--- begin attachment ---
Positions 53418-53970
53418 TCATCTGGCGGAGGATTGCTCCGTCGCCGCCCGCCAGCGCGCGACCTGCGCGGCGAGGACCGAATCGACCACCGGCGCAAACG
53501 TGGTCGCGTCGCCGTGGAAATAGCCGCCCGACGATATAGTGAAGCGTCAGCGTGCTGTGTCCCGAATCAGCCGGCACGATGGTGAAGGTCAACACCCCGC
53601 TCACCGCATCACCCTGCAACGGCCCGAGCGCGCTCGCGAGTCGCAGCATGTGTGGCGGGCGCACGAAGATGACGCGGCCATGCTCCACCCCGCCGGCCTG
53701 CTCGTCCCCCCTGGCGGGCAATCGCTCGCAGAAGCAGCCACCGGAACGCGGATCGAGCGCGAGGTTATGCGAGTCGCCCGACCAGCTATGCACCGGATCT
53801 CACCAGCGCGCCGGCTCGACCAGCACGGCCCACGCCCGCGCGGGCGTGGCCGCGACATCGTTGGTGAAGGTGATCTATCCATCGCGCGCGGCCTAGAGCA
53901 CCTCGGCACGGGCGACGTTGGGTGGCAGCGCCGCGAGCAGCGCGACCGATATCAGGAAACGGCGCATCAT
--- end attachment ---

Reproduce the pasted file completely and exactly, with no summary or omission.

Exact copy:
Positions 53418-53970
53418 TCATCTGGCGGAGGATTGCTCCGTCGCCGCCCGCCAGCGCGCGACCTGCGCGGCGAGGACCGAATCGACCACCGGCGCAAACG
53501 TGGTCGCGTCGCCGTGGAAATAGCCGCCCGACGATATAGTGAAGCGTCAGCGTGCTGTGTCCCGAATCAGCCGGCACGATGGTGAAGGTCAACACCCCGC
53601 TCACCGCATCACCCTGCAACGGCCCGAGCGCGCTCGCGAGTCGCAGCATGTGTGGCGGGCGCACGAAGATGACGCGGCCATGCTCCACCCCGCCGGCCTG
53701 CTCGTCCCCCCTGGCGGGCAATCGCTCGCAGAAGCAGCCACCGGAACGCGGATCGAGCGCGAGGTTATGCGAGTCGCCCGACCAGCTATGCACCGGATCT
53801 CACCAGCGCGCCGGCTCGACCAGCACGGCCCACGCCCGCGCGGGCGTGGCCGCGACATCGTTGGTGAAGGTGATCTATCCATCGCGCGCGGCCTAGAGCA
53901 CCTCGGCACGGGCGACGTTGGGTGGCAGCGCCGCGAGCAGCGCGACCGATATCAGGAAACGGCGCATCAT